From early settlers and industrialists seeking wealth to modern visitors valuing tranquility, the region known today as the Boundary Waters Canoe Area Wilderness has a fascinationg ecological hsitory. Jeff Forester shows how the global story of logging, forestry, conservation, and resource management unfolded in northern Minnesota.
The Forest for the Trees: How Humans Shaped the North Woodsby Jeff Forester
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Author Jeff Forester describes how humans have occupied and managed the northern borderlands of Minnesota, from tribal burning to pioneer and industrial logging to evolving conceptions of wilderness and restoration forestry. On the surface a story of Minnesota's borderlands, The Forest for the Trees more broadly explores the nation's history of resource extraction and wilderness preservation, casting forward to consider what today's actions may mean for the future of America's forests. From early settlers and industrialists seeking the pine forests' wealth to modern visitors valuing the tranquility of protected wilderness, the region known today as the Boundary Waters Canoe Area Wilderness has offered assorted treasures to each generation. By focusing on the ecological history of the BWCAW's Winton watershed, Forester shows how the global story of logging, forestry, conservation, and resource management unfolded in the northern woods of Minnesota. The result is a telling exploration of human attitudes toward wilderness: the grasp after a forest's resources, the battles between logging and tourist interests, and decades of conservation efforts that have left northern Minnesota denuded of white pine and threatened with potentially devastating fire. The result of a decade of research, The Forest for the Trees chronicles six phases of human interaction with the BWCAW: tribal, burning the land for cultivation; pioneering, harvesting lumber on a small scale; industrial, accelerating the cut and consequently increasing the fire danger; conservation, reacting to both widespread fires and unsustainable harvest levels; wilderness, recognizing important values in woodlands beyond timber; and finally restoration, using prescribed burns and other techniques to return the forest to its "natural" state. Whether promoted or excluded, one constant through these phases is fire. The Forest for the Trees explores how tribal people burned the land to encourage agriculture, how conservationists and others later fought fire in the woods by completely suppressing it, and finally how scientific understanding brought the debate full circle, as recent controlled burns in the BWCAW seek to lessen significant fuel loads that could produce fires of unprecedented magnitude.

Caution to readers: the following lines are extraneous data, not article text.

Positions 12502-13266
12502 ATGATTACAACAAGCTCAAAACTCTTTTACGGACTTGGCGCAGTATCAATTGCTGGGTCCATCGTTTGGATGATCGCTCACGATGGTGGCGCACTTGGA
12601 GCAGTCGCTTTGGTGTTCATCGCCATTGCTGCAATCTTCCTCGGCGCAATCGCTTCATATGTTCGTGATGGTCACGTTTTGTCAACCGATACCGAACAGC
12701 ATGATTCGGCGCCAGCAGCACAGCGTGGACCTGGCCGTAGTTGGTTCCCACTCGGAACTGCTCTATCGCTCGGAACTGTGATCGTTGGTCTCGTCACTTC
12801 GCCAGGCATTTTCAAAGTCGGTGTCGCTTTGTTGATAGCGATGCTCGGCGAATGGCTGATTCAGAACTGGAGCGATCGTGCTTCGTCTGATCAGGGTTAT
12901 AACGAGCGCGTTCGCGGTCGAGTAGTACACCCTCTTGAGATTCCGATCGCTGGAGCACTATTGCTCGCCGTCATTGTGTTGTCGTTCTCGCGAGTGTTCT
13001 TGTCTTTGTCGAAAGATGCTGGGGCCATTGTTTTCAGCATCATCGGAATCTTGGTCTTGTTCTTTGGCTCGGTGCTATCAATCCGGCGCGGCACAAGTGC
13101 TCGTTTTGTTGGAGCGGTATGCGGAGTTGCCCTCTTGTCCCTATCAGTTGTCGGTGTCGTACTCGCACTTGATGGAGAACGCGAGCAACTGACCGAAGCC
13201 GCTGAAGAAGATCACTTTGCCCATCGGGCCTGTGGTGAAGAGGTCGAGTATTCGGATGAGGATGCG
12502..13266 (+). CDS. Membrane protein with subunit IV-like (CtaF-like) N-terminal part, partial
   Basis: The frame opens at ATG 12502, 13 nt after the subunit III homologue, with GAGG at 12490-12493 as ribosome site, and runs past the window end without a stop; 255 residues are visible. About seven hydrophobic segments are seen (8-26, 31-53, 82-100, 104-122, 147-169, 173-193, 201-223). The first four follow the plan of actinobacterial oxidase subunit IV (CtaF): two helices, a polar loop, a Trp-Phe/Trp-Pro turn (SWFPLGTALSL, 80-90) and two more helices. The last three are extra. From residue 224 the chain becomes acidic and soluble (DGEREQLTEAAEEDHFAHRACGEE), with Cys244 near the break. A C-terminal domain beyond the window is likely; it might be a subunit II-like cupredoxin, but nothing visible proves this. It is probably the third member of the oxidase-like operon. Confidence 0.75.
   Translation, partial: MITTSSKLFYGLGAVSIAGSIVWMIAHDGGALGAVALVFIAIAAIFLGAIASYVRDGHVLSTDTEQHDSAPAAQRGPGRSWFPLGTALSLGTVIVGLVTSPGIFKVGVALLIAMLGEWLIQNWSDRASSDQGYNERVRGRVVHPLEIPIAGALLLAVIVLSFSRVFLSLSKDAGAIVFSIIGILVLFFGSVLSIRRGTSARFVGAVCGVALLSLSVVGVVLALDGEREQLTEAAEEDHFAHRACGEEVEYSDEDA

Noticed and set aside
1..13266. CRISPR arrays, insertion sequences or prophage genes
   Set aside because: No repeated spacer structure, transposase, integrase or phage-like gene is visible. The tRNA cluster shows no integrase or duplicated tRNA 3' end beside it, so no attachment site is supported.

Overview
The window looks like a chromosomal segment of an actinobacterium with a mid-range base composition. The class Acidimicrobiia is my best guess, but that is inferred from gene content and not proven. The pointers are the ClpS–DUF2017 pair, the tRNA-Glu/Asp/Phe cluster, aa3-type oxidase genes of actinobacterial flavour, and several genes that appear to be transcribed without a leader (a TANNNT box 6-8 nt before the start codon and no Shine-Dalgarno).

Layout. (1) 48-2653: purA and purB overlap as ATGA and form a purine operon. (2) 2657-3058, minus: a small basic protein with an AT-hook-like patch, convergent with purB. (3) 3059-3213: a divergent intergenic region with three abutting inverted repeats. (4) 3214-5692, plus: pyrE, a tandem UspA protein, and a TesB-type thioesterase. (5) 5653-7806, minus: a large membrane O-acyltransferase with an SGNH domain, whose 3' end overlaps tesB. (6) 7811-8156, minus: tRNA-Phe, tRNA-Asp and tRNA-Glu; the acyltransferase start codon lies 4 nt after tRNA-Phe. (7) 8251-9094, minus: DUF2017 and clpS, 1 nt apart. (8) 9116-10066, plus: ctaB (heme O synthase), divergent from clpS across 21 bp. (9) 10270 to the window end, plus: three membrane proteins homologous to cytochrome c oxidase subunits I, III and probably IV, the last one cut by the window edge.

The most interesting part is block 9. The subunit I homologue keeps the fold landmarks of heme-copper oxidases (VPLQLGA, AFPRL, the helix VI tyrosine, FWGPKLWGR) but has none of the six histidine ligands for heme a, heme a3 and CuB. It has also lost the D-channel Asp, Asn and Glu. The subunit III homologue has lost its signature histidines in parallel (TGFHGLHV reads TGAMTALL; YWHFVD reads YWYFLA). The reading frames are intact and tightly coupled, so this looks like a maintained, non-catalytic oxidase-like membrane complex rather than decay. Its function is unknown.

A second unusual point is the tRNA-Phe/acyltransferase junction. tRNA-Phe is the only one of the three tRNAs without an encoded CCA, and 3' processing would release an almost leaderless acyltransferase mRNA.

- Minnesota Historical Society Press
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- Barnes & Noble
- NOOK Book
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- 2 MB
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